I shall be interested in the answer, although I still think that the answer would be irrelevant to this discussion. As has been said time and again by hon. Members opposite, what matters is not what the Minister says. It is not for the Minister to interpret Acts of Parliament. Therefore, it is quite irrelevant for the right hon. Gentleman to ask whether the Home Secretary agrees with my interpretation. I have given my interpretation. It may be quite wrong. What we have to look at is the words in the Bill and not rely on anybody's interpretation. If words have to be interpreted, they will be interpreted in the courts. It seems to me to be plain, and if the Government do not intend the results to be as I have said, they ought to look at the wording again. I think the meaning of the words is that the Government can control the price of goods and the charges for services according to their description. If the Government do not mean that, they ought to change the wording, but until they change it, the right hon. Member for Aldershot (Mr. Lyttelton) has no ground for complaint because the things he fears are not to be found in the Clause.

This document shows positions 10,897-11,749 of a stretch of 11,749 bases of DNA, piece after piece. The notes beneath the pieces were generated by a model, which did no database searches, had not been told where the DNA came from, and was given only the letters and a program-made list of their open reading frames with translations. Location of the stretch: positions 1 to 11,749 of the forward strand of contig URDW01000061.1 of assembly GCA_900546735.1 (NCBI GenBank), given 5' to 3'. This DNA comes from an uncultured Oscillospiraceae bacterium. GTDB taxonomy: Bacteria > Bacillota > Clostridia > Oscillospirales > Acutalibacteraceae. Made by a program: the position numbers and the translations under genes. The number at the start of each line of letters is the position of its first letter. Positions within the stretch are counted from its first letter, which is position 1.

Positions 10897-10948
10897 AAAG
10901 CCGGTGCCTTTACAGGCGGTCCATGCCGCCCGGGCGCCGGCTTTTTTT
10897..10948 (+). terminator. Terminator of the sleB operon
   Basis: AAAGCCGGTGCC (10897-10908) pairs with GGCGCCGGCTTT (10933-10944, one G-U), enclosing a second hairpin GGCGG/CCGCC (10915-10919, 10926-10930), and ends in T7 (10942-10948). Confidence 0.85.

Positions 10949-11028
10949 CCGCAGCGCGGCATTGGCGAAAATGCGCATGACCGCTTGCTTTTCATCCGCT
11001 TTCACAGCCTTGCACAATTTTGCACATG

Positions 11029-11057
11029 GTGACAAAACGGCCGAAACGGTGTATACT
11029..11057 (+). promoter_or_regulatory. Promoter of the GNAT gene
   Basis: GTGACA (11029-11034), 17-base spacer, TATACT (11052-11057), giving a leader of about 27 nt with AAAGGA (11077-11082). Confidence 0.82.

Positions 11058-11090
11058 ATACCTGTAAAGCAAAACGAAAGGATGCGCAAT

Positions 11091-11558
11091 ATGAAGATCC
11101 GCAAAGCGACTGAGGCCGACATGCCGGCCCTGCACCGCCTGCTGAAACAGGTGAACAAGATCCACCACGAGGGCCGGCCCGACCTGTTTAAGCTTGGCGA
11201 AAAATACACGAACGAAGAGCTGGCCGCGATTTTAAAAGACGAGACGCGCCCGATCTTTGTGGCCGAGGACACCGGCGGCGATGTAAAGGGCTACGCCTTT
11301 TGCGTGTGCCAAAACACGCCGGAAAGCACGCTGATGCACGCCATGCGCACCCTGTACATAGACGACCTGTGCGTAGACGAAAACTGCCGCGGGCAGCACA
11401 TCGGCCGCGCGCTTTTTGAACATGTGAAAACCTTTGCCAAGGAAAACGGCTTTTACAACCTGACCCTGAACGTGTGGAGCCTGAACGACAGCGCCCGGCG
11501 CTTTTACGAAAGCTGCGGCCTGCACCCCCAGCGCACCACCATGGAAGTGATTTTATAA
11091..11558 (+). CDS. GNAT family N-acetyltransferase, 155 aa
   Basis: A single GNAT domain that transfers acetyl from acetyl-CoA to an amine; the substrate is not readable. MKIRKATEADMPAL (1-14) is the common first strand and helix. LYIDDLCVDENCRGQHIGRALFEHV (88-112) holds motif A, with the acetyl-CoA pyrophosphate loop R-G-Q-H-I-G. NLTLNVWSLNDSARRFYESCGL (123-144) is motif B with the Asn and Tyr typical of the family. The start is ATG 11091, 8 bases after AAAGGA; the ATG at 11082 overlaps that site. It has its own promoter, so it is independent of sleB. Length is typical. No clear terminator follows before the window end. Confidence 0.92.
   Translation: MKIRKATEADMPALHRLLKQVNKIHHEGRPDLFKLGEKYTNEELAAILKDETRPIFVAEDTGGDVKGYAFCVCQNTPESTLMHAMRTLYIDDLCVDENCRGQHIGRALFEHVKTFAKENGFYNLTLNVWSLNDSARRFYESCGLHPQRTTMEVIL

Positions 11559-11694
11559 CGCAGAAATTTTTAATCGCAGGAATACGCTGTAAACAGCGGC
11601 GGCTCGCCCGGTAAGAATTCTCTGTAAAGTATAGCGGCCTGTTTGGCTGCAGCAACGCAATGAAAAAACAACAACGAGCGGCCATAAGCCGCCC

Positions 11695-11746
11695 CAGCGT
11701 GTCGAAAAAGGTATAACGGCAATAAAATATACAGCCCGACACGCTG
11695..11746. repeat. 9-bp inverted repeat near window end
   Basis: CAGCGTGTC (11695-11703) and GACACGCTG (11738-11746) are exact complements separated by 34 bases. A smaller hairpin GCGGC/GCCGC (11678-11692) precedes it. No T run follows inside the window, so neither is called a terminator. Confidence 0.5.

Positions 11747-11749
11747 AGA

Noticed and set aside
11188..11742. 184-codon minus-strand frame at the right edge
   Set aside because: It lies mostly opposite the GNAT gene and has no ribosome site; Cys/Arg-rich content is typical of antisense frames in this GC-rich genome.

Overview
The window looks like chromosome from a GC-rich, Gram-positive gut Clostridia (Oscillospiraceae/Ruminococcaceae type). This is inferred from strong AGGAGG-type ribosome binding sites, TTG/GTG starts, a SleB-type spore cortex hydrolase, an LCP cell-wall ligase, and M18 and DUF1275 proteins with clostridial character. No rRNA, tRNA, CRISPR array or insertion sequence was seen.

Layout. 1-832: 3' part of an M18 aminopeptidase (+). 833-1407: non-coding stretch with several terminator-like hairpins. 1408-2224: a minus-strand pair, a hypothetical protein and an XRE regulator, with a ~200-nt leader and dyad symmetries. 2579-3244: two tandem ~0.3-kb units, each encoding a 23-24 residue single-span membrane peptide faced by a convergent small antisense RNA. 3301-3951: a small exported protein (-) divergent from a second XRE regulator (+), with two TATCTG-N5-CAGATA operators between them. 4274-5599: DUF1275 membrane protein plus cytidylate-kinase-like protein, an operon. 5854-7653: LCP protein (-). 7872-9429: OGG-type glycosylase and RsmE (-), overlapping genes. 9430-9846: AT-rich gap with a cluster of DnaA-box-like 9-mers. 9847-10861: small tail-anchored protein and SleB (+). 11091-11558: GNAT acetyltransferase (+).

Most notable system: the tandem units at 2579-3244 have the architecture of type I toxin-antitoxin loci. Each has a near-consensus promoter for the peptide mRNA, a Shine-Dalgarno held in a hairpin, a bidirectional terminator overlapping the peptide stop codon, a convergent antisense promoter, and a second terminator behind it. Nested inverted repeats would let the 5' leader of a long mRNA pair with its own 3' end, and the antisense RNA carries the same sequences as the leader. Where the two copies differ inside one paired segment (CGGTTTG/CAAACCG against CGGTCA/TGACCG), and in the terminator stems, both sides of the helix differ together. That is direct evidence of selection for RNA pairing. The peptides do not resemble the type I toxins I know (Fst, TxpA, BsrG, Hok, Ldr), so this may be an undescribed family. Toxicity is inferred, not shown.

I am in some difficulty about this Clause, with or without the Amendment. The Clause gives almost unlimited powers. The last two lines of Sub-section (1) of the Clause which the Amendment seeks to remove give unlimited powers for unlimited purposes. I understand that is the point to which my right hon. Friend the Member for Aldershot (Mr. Lyttelton) was directing his argument when he pleaded, not that the Clause should be dispensed with, but that the unlimited powers in the last two lines should be dispensed with. If one takes the view that governments are inevitably and necessarily good, there is a tremendous argument for giving them all power and for not restricting them by the last two lines or any other lines of the Clause. There are people who hold that governments are inevitably good, and one government introduced a Bill in the Reichstag some years ago to give the government all powers in all directions for a period of four years. If anybody starts with that assumption, that may be the logical conclusion of the assumption; but if one starts with my assumption, that government is not a good thing but a necessary evil only to be tolerated as the price of avoiding still worse evils, then one must look carefully at the powers one is asked to give and one must bear in mind, first, that governments always ask for more powers than they need, and, secondly, that they always exercise more powers than they get. I have seen things happen under the Defence Regulations—I have seen things happen to me under those Regulations—which I am perfectly certain were never within the contemplation of the House at the time the Emergency Powers (Defence) Act was passed. I am certain that experience can be matched by many other hon. Members and by many institutions in the country.